My friend Ann, came for a day-long visit on Wednesday and I told her what I had discovered two mornings running. She said, "Maybe it’s a mouse. Or a rat! Set a trap!"
“Set a trap!?” I replied with an eek in my voice. “Set a trap? And then have to pick the thing up!?” Immediate visions crossed my mind of the time I found a drowned squirrel in the rain barrel behind the garage. That time I had, indeed, picked the thing up with a shovel and buried it. I will never forget the weight of that dead, wet animal in my hands. I shivered.
“Yes,” she said, thinking fast. “Set the trap on newspapers. Then all you have to do is pick up the newspapers and throw the bundle in the garbage can. Throw the trap away, too. People try to save the traps. Buy a bunch of traps at the dollar store.”
I just stared at her. “A rat?” I kept thinking. “A rat? We don’t have rats around here. Do we?”
That morning, I had decided to fight back because the thing had got in again. (I kind of knew that bucket would be no defense.) So, I rummaged around and found not one, but two unopened boxes of moth balls. They had worked very well to discourage a cat from the front porch many years ago. I thought, well, if this is a cat, then it should do the trick. If it’s not, maybe it will do the trick anyway.
So, I tidied up the hole again and laid a layer of moth balls in it. The fumes were so strong I couldn’t bear to be in the garage with the door wide open!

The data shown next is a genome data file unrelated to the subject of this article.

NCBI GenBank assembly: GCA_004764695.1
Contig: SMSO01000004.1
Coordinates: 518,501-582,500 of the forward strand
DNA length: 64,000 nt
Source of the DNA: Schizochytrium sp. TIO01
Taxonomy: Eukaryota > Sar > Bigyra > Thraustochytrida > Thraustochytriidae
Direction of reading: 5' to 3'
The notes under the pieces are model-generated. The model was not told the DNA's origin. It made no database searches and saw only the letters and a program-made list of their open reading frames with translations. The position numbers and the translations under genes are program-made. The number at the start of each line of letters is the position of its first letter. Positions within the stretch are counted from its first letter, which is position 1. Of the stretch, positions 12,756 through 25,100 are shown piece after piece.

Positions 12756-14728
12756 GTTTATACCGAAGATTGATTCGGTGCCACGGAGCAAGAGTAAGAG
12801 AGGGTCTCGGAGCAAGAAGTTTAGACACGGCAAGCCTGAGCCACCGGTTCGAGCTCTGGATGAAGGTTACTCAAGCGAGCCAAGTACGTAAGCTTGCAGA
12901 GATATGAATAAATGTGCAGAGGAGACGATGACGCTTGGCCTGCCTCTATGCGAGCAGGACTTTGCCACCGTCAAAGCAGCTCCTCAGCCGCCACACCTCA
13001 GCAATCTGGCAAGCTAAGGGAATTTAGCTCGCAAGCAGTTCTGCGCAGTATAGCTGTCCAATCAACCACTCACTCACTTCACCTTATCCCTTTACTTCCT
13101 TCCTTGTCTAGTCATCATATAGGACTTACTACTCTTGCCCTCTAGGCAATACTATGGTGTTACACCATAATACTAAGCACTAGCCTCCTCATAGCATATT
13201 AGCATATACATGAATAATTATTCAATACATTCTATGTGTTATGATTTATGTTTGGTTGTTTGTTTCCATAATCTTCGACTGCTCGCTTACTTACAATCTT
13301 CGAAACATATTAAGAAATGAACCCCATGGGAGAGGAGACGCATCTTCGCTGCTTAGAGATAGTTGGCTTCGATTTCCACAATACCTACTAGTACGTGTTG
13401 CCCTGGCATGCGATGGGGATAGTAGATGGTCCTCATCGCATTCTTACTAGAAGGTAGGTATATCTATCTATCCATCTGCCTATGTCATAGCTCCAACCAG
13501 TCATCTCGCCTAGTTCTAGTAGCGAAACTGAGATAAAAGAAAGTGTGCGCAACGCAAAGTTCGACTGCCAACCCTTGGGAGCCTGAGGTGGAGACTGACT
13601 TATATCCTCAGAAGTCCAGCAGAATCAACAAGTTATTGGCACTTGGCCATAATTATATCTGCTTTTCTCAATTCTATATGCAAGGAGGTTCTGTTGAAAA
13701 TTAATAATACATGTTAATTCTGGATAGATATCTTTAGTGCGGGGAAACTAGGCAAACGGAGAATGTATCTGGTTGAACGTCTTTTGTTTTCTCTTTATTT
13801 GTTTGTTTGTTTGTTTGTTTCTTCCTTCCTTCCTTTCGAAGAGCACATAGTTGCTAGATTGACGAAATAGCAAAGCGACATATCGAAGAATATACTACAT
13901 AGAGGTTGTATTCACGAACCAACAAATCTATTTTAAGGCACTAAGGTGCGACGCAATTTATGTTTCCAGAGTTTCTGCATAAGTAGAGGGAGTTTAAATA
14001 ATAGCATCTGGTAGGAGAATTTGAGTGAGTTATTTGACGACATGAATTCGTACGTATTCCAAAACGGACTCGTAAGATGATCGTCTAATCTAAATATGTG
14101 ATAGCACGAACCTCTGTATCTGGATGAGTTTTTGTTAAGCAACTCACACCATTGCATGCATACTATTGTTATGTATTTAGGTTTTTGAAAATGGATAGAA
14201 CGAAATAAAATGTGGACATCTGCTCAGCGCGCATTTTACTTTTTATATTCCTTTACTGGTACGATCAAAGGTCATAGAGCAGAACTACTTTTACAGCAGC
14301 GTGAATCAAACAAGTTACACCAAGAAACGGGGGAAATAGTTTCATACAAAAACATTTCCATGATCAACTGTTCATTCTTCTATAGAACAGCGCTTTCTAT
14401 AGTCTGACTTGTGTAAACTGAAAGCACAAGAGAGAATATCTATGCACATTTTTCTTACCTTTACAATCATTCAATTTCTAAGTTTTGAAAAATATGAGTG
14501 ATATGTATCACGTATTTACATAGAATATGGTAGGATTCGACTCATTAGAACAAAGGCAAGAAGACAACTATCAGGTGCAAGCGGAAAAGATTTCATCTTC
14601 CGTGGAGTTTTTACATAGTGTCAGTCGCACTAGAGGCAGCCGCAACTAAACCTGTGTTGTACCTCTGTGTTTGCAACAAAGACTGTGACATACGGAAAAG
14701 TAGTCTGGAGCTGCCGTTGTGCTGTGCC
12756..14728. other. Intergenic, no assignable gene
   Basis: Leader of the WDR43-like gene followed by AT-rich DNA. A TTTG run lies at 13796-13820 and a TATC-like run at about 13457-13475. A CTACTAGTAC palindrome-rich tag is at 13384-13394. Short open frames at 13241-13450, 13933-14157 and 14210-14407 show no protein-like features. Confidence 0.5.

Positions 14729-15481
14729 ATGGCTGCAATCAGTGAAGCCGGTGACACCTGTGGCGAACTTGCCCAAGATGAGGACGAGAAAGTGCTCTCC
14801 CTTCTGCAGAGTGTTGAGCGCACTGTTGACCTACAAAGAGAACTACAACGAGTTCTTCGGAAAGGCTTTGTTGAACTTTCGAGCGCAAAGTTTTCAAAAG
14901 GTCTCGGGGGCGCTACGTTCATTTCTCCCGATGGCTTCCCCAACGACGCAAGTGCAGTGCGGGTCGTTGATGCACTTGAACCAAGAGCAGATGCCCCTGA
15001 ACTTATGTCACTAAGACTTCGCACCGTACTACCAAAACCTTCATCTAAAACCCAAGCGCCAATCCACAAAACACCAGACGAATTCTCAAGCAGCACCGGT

The next morning, Thursday, I opened up and there was the window washer pole across the floor and the broken glass of a former thermos bottle interior which I had saved for garden art. And among the shards were moth balls, the remains of the bird’s nest and under the potting counter a strew of pink packing peanuts.
“What is it with those packing peanuts?” I wondered.
I didn’t bother cleaning up until I got home from work late in the afternoon. As I was sweeping up the glass, I thought, “Hmmm. Why not put this stuff in the hole? They put that sharp rock stuff where the snails go. Maybe an ouchie from this stuff will deter the varmint.”
I also went to the far corner of the garage and plugged up a hole I had seen there. And while I was at it, disposed of some boxes that I knew I wouldn’t ever use. Tidied up here and there and found another hole on the other side of the door. The critter had been chewing or scratching on that wood sill, too. So, I blocked it with a piece of something flat—ceiling tile I think—then replaced the iron anvil that had somehow been moved. Behind that I rolled up the dolley. And behind that set a heavy can of paint.
“Hah, hah. That’ll slow ‘em up!” I said to myself. As I closed up for the night, the room still reeked from mothballs.